.set F to item 6 of pattern
.set G to item 7 of pattern
.set P to item 8 of pattern

The corresponding Python fragment is:

LED_PINS = [10,22,25,8,7,9,11,15]
for g in LED_PINS:
  GPIO.setup(g, GPIO.OUT)

pattern = [True, True, True, True, True, True, True, False] # ABCDEFG No Dp

for g in range(8):
  if pattern[g]:
    GPIO.output(LED_PINS[g], ON)
  else:
    GPIO.output(LED_PINS[g], not ON)

This is perfectly good code for production use (and scales better - what if we had 100pins?), but the Sniff version is easier to understand.

In the Sniff version we still need to load up the list "pattern" which holds Boolean values (on/off, or if you prefer you can use yes/no or true/false - they all mean the same things in Snff) to indicate which parts of the 7 segment display we want to be lit up and/or turned off, so the main "start" script might be:

when start
.add on to pattern
.add on to pattern
.add on to pattern
.add on to pattern
.add on to pattern
.add on to pattern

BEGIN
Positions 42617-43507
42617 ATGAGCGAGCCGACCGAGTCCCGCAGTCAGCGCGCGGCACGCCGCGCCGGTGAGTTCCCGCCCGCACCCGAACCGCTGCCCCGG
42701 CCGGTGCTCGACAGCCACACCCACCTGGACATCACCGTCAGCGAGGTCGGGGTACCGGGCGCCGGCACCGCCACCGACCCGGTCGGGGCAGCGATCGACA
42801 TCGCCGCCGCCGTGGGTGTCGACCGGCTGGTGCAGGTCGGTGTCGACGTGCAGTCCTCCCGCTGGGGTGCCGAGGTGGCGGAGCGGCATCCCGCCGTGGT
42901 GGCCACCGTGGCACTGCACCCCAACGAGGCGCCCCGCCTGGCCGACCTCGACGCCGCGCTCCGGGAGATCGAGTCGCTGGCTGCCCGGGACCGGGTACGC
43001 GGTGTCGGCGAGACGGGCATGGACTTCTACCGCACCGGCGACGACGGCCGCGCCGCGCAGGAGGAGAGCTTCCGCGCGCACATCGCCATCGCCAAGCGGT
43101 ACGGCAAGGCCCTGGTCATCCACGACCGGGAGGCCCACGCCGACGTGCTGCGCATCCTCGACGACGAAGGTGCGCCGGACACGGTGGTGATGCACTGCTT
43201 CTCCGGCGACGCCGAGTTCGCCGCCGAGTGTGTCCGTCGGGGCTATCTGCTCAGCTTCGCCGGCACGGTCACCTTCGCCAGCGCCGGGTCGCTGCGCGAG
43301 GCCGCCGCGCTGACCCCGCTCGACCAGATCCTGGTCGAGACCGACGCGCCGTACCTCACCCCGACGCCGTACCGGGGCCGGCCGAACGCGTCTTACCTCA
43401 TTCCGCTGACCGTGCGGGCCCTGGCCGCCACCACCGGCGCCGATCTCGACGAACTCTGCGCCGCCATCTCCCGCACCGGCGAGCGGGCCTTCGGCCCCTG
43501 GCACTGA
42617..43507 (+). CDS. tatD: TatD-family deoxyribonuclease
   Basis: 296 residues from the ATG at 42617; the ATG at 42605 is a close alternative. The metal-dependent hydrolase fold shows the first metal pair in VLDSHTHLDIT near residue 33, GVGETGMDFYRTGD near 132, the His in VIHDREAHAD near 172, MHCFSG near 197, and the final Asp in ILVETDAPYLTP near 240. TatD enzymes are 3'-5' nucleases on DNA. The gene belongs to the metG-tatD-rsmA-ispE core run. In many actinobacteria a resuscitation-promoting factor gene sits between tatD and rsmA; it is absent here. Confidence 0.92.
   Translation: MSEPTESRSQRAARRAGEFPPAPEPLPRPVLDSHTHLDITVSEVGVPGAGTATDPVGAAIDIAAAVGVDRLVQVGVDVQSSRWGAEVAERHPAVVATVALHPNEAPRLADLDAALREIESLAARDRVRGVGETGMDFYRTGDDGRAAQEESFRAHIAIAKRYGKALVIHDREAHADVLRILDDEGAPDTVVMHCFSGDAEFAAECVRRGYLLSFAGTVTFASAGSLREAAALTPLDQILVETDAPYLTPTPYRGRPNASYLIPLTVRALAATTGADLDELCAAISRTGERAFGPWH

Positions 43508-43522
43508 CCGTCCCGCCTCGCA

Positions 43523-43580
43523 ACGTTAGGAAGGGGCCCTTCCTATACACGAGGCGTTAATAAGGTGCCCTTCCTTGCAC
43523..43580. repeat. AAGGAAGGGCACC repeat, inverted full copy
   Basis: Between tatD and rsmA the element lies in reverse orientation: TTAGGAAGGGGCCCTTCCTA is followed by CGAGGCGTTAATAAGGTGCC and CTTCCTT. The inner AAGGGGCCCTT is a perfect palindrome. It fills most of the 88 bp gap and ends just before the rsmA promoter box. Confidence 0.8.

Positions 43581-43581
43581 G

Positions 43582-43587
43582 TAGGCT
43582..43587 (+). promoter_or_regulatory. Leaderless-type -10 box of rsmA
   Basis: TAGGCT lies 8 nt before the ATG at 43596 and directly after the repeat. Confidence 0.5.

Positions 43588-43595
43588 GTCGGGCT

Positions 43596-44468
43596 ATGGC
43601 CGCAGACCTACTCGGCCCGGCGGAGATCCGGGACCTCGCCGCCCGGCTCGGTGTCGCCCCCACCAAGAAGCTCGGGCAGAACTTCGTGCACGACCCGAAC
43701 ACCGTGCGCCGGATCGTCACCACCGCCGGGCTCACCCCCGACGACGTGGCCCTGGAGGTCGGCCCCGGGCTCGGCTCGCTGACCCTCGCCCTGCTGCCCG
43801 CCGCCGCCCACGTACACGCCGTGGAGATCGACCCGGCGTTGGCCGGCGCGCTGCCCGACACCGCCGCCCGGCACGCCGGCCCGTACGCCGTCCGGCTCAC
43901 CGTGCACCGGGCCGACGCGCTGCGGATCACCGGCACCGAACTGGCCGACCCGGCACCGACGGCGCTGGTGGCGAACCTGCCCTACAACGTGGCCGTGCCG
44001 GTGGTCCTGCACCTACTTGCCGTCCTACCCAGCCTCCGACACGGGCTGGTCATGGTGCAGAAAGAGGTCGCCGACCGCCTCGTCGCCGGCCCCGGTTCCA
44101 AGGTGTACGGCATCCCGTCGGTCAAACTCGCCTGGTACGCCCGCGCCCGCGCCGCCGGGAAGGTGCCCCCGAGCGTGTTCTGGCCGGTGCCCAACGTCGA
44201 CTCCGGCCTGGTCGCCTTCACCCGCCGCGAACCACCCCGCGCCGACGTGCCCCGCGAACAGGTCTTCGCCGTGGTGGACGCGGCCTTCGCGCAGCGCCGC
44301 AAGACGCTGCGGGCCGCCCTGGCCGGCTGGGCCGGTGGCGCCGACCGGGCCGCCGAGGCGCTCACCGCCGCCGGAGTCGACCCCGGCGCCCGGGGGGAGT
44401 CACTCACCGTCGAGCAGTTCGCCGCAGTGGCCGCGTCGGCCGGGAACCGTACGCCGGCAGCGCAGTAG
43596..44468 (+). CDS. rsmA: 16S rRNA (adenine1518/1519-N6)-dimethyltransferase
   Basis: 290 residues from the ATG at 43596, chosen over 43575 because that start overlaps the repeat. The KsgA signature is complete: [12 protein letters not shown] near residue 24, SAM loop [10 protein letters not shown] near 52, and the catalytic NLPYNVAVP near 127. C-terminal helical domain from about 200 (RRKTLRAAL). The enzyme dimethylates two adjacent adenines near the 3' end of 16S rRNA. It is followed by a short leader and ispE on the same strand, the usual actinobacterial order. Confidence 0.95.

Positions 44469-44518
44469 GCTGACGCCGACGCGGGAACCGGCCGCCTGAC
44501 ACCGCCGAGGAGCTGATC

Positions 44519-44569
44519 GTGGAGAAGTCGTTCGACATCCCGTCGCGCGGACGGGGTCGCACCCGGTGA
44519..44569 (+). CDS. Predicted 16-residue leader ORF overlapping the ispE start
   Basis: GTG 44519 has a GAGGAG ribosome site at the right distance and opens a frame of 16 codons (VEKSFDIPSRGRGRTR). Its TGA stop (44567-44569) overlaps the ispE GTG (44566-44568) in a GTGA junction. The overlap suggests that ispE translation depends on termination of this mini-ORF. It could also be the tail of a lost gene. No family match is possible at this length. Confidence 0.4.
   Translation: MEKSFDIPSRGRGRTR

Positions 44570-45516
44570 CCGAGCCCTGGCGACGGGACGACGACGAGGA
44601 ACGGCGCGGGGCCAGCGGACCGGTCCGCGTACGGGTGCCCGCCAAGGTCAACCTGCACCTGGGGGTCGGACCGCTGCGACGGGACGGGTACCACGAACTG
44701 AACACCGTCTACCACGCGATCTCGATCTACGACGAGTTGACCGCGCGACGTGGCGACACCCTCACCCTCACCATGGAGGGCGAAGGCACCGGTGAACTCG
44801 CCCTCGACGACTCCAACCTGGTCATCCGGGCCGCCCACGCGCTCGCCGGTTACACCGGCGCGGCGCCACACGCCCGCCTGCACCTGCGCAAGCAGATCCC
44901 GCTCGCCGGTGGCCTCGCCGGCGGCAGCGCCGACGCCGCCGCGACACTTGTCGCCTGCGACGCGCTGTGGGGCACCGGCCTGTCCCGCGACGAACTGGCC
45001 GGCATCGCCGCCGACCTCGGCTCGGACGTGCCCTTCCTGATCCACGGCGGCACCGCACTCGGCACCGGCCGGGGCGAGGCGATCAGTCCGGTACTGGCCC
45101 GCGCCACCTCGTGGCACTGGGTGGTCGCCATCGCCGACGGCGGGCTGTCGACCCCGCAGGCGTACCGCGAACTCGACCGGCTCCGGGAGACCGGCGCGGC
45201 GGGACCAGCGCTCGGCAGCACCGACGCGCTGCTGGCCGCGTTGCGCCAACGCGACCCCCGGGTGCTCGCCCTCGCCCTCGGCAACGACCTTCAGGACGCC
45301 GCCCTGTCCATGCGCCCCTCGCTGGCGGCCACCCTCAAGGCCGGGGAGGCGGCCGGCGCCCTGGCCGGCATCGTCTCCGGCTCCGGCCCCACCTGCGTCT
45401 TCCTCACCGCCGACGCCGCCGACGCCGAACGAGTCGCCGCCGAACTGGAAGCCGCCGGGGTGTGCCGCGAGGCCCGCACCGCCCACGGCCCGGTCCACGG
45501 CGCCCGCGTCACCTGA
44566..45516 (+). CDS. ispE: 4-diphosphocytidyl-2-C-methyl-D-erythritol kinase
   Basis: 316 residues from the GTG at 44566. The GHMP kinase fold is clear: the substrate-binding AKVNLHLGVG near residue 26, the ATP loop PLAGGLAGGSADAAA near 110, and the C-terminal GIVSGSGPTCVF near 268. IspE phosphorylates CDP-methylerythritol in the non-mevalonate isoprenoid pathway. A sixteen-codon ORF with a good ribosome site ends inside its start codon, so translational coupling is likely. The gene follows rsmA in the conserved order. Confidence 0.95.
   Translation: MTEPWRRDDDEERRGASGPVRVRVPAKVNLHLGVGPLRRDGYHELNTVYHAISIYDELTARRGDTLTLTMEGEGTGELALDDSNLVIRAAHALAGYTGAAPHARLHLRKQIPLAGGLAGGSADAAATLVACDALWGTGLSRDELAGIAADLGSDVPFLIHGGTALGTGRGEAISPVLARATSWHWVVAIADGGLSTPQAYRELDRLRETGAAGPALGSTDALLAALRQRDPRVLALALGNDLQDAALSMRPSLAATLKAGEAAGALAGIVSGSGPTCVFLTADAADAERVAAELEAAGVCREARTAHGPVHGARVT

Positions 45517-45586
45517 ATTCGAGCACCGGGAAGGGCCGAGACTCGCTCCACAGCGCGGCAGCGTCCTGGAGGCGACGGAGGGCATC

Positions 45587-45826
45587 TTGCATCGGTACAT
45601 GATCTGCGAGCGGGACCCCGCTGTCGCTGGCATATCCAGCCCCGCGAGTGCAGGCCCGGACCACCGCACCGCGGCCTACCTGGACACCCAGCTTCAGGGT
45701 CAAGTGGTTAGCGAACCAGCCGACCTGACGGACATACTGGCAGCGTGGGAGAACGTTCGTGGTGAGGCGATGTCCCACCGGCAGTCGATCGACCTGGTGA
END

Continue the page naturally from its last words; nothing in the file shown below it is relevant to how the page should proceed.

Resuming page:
.add on to pattern
.add off to pattern
.
.broadcast display and wait

Now to make the display count from 1 to 10 we need to create patterns for each digit, and display that. In the Python than means using a library with makes the code short, but hides what's actually going in. In Sniff lets keep building on what we've already made. Rather than just storing 8 booleans in the list "pattern", lets store 80: 8 for each of the ten digits:

make pattern list of booleans
when loadPatterns
.#0
.add on to pattern
.add on to pattern
.add on to pattern
.add on to pattern
.add on to pattern
.add on to pattern
.add off to pattern
.add off to pattern
.
.#1
.add off to pattern
.add on to pattern
.add on to pattern
.add off to pattern
.add off to pattern
.add off to pattern
.add off to pattern
.add off to pattern
.
.#2
.add on to pattern
.add on to pattern
.add off to pattern
etc

Then we can modify the display script to use not the first 8 values, but use the variable digit to calculate an offset into the list:

make digit number
make base number
when display
.set digit to digit mod 10
.set base to 8*digit